As an integrator of static and automated material handling solutions, making manufacturing and distribution operations more current, effective, and productive is our goal at PeakLogix. Understanding how best to do that for each business demands a customized solution that is tantamount to solving a Soma cube – if all the parts of that cube were constantly moving.
Our team starts each engagement with a discovery process. We need to first understand how the facility operates and its goals for the short- and long-term. Everything – from cubic space to staffing, from racking layout to operator travel paths – is a part of the puzzle. Hundreds or even thousands of moving parts all have to be understood, and then twisted and turned and manipulated until everything comes together to form the perfect Soma cube – or in this case, the perfect operational design and integration.
The cruxes of the issue: process improvements and financial gains
Perhaps the trickiest part of introducing or upgrading automation in a facility is that, while there are many possible solutions, there is only one best solution.
The crux of the Soma cube is its T-shape; understanding its placement allows you to solve the puzzle. When looking at automation, every facility has to consider two keystones: process improvements and financial gains.
Order picking tends to be 50% or more of the operational budget of a typical warehouse, and it’s the first place to look for inefficiencies. Understanding how best to improve efficiency requires understanding two things: how that business operates and how the available solutions will affect those operations.
In terms of efficiency, picking processes fall into four tiers:
- Man-to-goods Picking – averages just 40-60 lines/hour,
- RF Directed Picking in Pick Zones – averages 80-120 lines/hour,
- Voice Picking or Pick-to-Light – averages 150-250 lines/hour, and
- Goods-to-Man Automated Systems – average 250-500 lines/hour, though in finely tuned facilities, this rate can as much as double.
Finances are the second major part of solving the automation puzzle. The four paramount considerations are:
- Efficiency – The design of your warehouse, thoughtful integration of the right automation, and the selection of the right equipment are just a few of the puzzle pieces that can make a facility more profitable.
- Productivity – Increasing throughput and cutting labor costs can be achieved by, for just a few examples, eliminating bottlenecks, properly scheduling maintenance and using equipment, and re-organizing your racking.
- Business growth – After upgrading their systems, our clients are able to advertise their newly efficient and effective business practices, even bringing their potential clients into their facility to walk them through their processes.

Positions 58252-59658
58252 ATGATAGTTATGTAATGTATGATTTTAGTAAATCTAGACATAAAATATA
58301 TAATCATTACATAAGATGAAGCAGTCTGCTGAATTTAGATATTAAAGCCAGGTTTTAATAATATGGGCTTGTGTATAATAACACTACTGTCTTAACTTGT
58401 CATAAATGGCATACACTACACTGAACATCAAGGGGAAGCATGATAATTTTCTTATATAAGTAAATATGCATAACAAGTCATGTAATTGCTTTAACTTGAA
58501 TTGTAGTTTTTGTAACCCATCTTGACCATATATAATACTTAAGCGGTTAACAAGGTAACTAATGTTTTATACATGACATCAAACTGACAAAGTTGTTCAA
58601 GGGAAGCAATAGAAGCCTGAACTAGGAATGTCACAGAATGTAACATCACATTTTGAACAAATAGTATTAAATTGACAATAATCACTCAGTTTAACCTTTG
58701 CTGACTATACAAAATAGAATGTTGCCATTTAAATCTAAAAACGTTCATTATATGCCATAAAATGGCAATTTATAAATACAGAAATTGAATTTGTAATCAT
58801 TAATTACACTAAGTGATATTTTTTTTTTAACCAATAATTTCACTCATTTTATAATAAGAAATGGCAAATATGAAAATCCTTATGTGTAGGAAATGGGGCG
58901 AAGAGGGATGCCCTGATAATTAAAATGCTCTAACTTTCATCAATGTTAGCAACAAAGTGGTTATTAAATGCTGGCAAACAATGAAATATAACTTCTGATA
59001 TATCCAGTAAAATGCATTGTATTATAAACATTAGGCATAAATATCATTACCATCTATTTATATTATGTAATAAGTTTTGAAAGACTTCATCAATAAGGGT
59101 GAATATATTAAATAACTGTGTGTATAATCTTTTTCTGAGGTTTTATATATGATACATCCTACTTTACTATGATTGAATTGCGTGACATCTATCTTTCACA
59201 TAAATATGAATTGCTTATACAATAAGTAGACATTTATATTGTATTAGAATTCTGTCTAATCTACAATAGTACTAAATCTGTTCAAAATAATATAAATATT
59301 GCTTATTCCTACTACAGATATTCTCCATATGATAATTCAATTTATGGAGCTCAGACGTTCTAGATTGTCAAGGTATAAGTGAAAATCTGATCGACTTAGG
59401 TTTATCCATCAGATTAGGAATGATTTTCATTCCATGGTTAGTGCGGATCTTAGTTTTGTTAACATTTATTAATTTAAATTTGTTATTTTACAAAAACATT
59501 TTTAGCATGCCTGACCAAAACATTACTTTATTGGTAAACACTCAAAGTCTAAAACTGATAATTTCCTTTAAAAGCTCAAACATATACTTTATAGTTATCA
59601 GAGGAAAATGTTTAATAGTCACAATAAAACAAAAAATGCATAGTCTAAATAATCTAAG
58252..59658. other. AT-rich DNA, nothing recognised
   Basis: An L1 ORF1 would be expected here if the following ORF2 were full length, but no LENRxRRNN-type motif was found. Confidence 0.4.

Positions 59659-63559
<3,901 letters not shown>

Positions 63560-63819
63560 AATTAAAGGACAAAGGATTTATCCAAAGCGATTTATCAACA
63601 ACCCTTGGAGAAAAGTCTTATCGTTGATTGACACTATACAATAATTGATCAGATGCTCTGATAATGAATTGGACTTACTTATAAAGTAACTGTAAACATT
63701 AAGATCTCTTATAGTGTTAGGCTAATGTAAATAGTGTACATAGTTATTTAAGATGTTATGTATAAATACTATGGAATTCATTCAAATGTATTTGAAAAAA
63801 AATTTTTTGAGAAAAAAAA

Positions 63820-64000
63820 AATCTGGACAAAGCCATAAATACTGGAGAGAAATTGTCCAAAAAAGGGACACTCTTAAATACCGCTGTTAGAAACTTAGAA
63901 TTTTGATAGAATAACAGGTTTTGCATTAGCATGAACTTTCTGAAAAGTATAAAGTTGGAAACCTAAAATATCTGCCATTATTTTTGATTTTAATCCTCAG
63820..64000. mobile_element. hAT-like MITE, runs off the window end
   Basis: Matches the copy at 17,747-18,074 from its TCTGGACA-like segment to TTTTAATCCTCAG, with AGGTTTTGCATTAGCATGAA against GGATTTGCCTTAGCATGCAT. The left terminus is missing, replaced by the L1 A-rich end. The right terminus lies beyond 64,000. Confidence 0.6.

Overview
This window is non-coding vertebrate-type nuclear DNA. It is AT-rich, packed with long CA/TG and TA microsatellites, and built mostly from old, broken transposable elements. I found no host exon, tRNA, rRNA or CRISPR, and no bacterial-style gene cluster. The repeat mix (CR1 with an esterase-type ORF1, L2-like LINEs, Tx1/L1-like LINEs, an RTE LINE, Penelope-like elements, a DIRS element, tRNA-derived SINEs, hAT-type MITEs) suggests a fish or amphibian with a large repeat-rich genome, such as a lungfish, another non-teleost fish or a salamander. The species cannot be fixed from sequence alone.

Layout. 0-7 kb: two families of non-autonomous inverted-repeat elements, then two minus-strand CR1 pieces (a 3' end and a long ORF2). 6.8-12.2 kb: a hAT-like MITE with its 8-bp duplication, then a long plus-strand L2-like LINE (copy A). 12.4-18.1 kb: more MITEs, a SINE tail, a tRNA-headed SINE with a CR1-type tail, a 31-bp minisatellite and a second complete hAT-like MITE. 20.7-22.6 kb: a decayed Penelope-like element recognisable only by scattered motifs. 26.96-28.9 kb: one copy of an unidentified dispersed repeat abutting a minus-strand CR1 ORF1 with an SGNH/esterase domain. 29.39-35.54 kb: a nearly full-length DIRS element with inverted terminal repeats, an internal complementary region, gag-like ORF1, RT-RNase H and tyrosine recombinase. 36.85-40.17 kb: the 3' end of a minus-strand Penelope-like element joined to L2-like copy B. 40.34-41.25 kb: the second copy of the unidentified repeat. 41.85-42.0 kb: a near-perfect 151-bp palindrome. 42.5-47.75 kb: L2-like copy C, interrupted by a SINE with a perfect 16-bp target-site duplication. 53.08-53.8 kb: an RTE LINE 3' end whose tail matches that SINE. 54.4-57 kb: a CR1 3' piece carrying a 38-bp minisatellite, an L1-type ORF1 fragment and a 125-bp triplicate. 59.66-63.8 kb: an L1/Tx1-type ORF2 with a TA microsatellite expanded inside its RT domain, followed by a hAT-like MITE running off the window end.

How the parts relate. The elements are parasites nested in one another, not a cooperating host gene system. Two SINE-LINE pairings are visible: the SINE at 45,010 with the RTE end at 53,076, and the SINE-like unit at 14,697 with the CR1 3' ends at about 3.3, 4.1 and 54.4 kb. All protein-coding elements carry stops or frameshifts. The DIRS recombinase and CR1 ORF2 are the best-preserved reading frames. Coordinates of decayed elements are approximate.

- Density – How is the cubic space of the facility being used? Increasing SKU counts without lowering SKU density is one key to a financially successful organization.
Hard productivity gains and ROI – things that are relatively easy to quantify – are keystones in the automation puzzle. However, there are other considerations that, in the aggregate, also become important.
As inventory controls tighten, not only is accuracy improved, but the environment also becomes a safer space to work in; inventory that is no longer stacked in aisles, on top of racking, or crammed into other spaces it doesn’t belong is also no longer a safety hazard. Fewer accidents saves money and improves morale. Improved morale lowers turnover… which also helps to improve accuracy… becoming a positive feedback loop.
Streamlining the workflow helps create more consistent schedules. The easily quantified factor is the reduction of overtime. But piggybacking on that is the fact that employees can now depend on a consistent schedule. They have more time to do things they value in their home lives – such as volunteering, exercising, or taking vacations. This improves morale… which lowers turnover… and on and on.
The real solution: collaboration
At PeakLogix, we have seen how even small operations can benefit from some form of automation. Not every business would see a return on an investment in fully automated storage and retrieval systems. But small operations can see a good return on conveyor systems, robotic palletizers, or automatically manifested cartons.
Solving that puzzle – knowing which of the thousands of options is right for your business – requires an intimate knowledge of all of your business’s ins and outs, as well as an exhaustive knowledge of all of the possibilities. And the only way to make those pieces fit together is to customize solutions through a collaboration of your experts and managers, and our professional designers and integrators.